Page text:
Tourette syndrome is a difficult condition that affects the brain and causes what are called tics. It is, as yet, an incurable condition, but several things are known about it. It appears to be inherited genetically, though the precise way the condition is inherited is not always clear. It also affects more males than females, and it is associated with a number of other conditions or complications.
Symptoms of Tourette syndrome are primarily physical or verbal tics. Physical tics are involuntary movements, though the person may feel the need to tic. These movements can vary and may include movements of the face, jaw, and the rest of the body and they may occur frequently. People may also have verbal tics where they either make sounds, or say things. Things said may be repetitious and they are sometimes inappropriate though it is a gross misrepresentation to suggest that all people with Tourette syndrome will utter swear words. Some people do, but this is often falsely represented in media presentation as the main symptom of Tourette’s.
People with this condition may have several other related conditions. Risk of attentional troubles is significantly increased. Some people are likely to suffer from attention deficit hyperactivity disorder (ADHD), and others may have conditions like obsessive-compulsive disorder (OCD). Other depressive or anxiety disorders may occur with Tourette syndrome too.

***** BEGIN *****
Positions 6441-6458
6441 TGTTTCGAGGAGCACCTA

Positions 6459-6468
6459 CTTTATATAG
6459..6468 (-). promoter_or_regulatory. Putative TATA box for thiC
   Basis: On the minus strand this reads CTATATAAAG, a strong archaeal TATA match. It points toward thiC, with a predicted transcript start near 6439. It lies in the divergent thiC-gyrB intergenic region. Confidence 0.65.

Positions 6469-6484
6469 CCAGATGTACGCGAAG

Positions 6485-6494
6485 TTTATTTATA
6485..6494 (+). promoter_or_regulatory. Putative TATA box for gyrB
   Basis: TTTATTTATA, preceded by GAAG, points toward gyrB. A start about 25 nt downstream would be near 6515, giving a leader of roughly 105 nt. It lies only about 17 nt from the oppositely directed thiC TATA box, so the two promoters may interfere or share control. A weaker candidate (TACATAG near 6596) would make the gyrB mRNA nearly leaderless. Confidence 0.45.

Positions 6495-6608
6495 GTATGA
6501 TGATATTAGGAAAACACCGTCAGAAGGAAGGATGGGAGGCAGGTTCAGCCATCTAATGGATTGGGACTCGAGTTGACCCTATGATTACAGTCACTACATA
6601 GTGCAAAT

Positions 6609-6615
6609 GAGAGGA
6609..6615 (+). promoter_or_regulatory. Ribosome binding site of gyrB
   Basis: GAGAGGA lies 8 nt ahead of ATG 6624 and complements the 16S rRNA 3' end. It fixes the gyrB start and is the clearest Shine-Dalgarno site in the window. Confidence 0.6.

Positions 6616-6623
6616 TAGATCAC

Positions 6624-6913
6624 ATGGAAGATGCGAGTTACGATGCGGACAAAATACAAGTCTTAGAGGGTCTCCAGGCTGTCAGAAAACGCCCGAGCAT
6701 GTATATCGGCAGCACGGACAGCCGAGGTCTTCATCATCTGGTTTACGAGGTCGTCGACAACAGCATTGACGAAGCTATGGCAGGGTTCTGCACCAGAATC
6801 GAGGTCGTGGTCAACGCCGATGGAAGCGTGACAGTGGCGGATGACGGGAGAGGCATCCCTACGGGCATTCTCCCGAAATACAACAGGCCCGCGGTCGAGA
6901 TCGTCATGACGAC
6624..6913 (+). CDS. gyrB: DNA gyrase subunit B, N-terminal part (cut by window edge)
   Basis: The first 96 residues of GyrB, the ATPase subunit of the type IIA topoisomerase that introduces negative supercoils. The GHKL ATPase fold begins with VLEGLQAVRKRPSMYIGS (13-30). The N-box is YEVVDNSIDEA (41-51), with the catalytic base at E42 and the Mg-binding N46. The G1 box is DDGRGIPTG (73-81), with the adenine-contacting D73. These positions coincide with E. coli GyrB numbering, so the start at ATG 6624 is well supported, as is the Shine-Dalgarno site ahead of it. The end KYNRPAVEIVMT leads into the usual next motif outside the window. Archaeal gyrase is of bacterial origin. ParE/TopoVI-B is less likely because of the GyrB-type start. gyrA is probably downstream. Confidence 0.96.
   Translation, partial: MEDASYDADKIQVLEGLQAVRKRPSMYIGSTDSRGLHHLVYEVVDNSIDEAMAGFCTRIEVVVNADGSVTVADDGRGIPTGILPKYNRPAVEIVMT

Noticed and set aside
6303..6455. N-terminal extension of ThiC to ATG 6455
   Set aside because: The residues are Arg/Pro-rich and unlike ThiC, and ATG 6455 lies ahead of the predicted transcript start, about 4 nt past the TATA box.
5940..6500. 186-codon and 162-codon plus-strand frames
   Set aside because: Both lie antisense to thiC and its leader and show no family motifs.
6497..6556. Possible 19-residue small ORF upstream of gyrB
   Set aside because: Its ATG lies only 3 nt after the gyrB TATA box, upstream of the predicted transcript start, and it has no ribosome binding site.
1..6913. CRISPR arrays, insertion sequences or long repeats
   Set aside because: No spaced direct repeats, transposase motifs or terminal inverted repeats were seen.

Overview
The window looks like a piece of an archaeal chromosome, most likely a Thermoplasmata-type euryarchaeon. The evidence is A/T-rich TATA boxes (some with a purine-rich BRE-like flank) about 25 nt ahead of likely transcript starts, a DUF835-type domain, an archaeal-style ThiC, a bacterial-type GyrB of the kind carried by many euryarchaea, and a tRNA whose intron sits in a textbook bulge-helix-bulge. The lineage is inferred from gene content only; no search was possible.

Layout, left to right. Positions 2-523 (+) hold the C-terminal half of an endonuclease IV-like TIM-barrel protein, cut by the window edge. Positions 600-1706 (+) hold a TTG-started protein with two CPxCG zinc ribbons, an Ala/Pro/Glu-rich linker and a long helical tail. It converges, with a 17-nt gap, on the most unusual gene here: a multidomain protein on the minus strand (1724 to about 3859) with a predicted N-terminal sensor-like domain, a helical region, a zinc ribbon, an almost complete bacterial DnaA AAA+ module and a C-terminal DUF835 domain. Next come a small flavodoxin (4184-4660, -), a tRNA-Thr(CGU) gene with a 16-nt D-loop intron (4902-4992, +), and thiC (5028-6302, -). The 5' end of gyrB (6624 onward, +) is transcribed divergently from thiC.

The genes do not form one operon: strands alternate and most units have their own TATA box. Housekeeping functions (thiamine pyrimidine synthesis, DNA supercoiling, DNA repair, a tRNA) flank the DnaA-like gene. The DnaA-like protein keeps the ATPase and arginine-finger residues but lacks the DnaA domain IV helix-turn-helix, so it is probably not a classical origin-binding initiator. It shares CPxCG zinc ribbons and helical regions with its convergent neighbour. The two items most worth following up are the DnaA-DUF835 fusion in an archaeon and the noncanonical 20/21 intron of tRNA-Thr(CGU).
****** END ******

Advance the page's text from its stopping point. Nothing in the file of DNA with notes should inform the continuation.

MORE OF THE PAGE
For many people with Tourette’s, symptoms are worse when they are young, and get better as people reach adulthood. This isn’t always the case, and some people will continue to have significant tics. However, improvement in adulthood can mean that some are able to live fairly normal lives once reaching adulthood. Typically the condition doesn’t affect length of life, though the degree to which tics are present may affect quality of life.
Usually, Tourette syndrome gets diagnosed before children are 10, and the diagnostic standard is to look for tics present for at least a year. Once diagnosis occurs, methods of treatment can begin. These are complex and combine using medications to help reduce risk, while providing educational and emotional support to the person with the condition.
Some medications that may reduce tics include antipsychotics. Those with hyperactivity may benefit from meds to treat ADHD. If OCD is present, this can be treated with several antidepressants. These medications, particularly the antipsychotics, may have significant side effects, and treatment can be difficult.
In school, though the person with Tourette syndrome has average or better than average cognition, presence of tics may make learning, and especially writing, difficult. Pressure on the student is not encouraged, since anxiety often makes tics worse. Small classes and supportive learning environments that help address the needs of the student and protect him from social stigma are valuable. Many people with this condition also benefit from ongoing therapy to address the issues of being noticeably different than peers, and to deal with the daily aspects of the disease.